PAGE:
Skip to content

Defense contractor gouged taxpayers, says Pentagon auditor

Cleveland-based TransDigm Group should repay $20.8 million in excess profits, according to the inspector general

An aerial view of the Pentagon building in Arlington, VA.
An aerial view of the Pentagon building in Arlington, VA. (Bill Clark/CQ Roll Call file photo)

A Pentagon contractor should repay the government nearly $21 million that the company overcharged for military spare parts, the Defense Department’s auditor said.

The Defense Logistics Agency should seek a refund from Cleveland-based TransDigm Group of “at least $20.8 million in excess profit on 150 contracts,” the Pentagon inspector general said in a report made public this week.

The allegedly excess profit comes on top of $16 million the company repaid the government in 2019 after admitting to similar overcharges on defense contracts.

The audit report said the company’s pattern is to acquire smaller outfits that can sell specialized military parts without competition — and then hike up the prices of those parts.

The auditor also noted that Congress has not passed legislation that might improve oversight of such contracts.

The report was requested by the House Oversight and Reform Committee. 

“The Inspector General found that TransDigm has engaged in rampant price gouging on mission-critical aircraft parts,” Carolyn B. Maloney, the New York Democrat who chairs the panel, said in a statement. “TransDigm must immediately return the $20.8 million it overcharged American taxpayers.  If it fails to do so, the Committee will take further action.”

NDAA issue

Nearly all of TransDigm’s contracts with the Pentagon fall below the dollar amount that triggers a requirement for the department to certify that prices are reasonable, the IG report said.

The inspector general said that the fiscal 2021 National Defense Authorization Act did not include provisions requested by the Pentagon to address the problem. The IG said to expect new attempts to secure statutory changes in fiscal 2023. It is not clear if the pending fiscal 2022 NDAA contains any related provisions.

“The first proposal sought to ensure that the DOD has appropriate authority and flexibility to make commercial item determinations and is able to obtain the necessary cost or pricing data to negotiate fair and reasonable prices,” the audit report said. “The second proposal sought to include a paragraph amending an existing statute within the United States Code that requires the submission of uncertified cost data from offerors if the pricing data submitted is not sufficient to determine a fair and reasonable price. Neither proposal was included in the FY 2021 National Defense Authorization Act.”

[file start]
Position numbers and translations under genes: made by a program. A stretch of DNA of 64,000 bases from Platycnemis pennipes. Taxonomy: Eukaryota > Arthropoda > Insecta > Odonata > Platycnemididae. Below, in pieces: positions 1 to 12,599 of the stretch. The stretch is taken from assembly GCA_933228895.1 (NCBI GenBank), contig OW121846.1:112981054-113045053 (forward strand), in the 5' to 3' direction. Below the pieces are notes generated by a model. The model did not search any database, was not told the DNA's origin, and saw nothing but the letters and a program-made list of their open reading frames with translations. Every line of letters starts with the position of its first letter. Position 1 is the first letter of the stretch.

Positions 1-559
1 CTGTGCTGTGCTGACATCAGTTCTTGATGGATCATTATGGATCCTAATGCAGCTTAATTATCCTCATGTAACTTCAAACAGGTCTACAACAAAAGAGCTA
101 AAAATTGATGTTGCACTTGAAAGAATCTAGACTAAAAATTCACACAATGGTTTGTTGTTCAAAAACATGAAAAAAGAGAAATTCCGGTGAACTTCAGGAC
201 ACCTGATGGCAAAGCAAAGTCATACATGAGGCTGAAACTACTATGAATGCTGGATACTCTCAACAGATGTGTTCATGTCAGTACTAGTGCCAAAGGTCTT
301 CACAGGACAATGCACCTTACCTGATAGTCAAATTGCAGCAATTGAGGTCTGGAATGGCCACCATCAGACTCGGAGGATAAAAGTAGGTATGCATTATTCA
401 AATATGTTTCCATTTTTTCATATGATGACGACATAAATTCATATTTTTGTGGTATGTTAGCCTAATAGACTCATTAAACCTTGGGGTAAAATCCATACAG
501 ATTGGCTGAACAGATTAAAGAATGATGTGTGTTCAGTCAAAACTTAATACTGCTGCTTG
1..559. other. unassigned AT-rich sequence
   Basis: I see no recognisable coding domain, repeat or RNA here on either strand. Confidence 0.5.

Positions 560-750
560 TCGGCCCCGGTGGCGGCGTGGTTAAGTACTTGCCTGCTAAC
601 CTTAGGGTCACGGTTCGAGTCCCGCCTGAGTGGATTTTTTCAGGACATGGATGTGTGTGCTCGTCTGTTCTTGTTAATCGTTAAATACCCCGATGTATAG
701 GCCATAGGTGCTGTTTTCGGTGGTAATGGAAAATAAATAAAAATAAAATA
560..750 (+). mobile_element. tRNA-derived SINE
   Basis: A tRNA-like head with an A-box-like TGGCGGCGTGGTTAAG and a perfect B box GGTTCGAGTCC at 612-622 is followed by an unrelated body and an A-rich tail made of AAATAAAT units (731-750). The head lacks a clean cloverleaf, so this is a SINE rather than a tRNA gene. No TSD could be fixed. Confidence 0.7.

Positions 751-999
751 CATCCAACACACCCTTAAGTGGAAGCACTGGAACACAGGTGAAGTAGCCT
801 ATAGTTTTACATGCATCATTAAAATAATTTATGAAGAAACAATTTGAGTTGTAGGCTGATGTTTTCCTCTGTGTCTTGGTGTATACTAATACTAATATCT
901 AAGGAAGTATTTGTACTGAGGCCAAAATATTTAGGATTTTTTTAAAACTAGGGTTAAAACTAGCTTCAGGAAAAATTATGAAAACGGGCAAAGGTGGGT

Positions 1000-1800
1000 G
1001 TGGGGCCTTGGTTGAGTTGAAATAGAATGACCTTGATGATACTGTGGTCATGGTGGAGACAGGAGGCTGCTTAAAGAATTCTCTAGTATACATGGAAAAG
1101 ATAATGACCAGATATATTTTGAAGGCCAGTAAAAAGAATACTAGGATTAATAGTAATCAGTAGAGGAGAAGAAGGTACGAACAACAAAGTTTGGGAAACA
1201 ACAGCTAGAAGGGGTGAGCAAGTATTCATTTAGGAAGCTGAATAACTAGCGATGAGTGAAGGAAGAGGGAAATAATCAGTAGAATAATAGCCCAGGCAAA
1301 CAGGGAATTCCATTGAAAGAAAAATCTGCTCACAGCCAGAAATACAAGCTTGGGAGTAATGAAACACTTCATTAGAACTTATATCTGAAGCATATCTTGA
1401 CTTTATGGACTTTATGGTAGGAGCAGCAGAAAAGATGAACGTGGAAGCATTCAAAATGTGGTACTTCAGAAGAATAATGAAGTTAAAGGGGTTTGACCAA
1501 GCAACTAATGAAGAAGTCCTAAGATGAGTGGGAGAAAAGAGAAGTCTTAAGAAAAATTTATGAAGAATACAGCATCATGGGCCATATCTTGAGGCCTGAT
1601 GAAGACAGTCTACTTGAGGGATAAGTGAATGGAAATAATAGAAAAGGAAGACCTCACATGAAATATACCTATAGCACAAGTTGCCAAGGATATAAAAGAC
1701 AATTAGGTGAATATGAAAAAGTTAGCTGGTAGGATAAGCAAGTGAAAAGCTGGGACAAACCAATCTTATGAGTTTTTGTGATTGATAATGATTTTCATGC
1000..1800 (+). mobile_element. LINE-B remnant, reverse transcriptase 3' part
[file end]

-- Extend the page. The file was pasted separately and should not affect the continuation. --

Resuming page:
‘Missed opportunity’

And Ro Khanna, a California Democrat who serves on the House Oversight and Reform and Armed Services panels, said this year’s NDAA was also a “missed opportunity” to do something about Pentagon oversight of spare-parts pricing.

“Congress needs to work on legislative fixes to close the loopholes being exploited by TransDigm and other defense contractors to pad their profits at the expense of the public,” Khanna said.

Likewise, Stephen F. Lynch, D-Mass., chairman of the House Oversight and Reform National Security Subcommittee, said the Pentagon needs new authority to “ensure that prices charged for sole-source contracts are fair and reasonable.”

TransDigm, for its part, issued a statement Tuesday objecting to the audit’s findings.

“TransDigm disagrees with many of the implications contained in the report, and objects to the use of arbitrary standards and analysis which render many areas of the report inaccurate and misleading,” the company said.

Recent Stories

Alabama IVF ruling spurs a GOP reckoning on conception bills

House to return next week as GOP expects spending bills to pass

FEC reports shine light on Super Tuesday primaries

Editor’s Note: Never mind the Ides of March, beware all of March

Supreme Court to hear arguments on online content moderation

In seeking justice by jury trials, Camp Lejeune veterans turn to Congress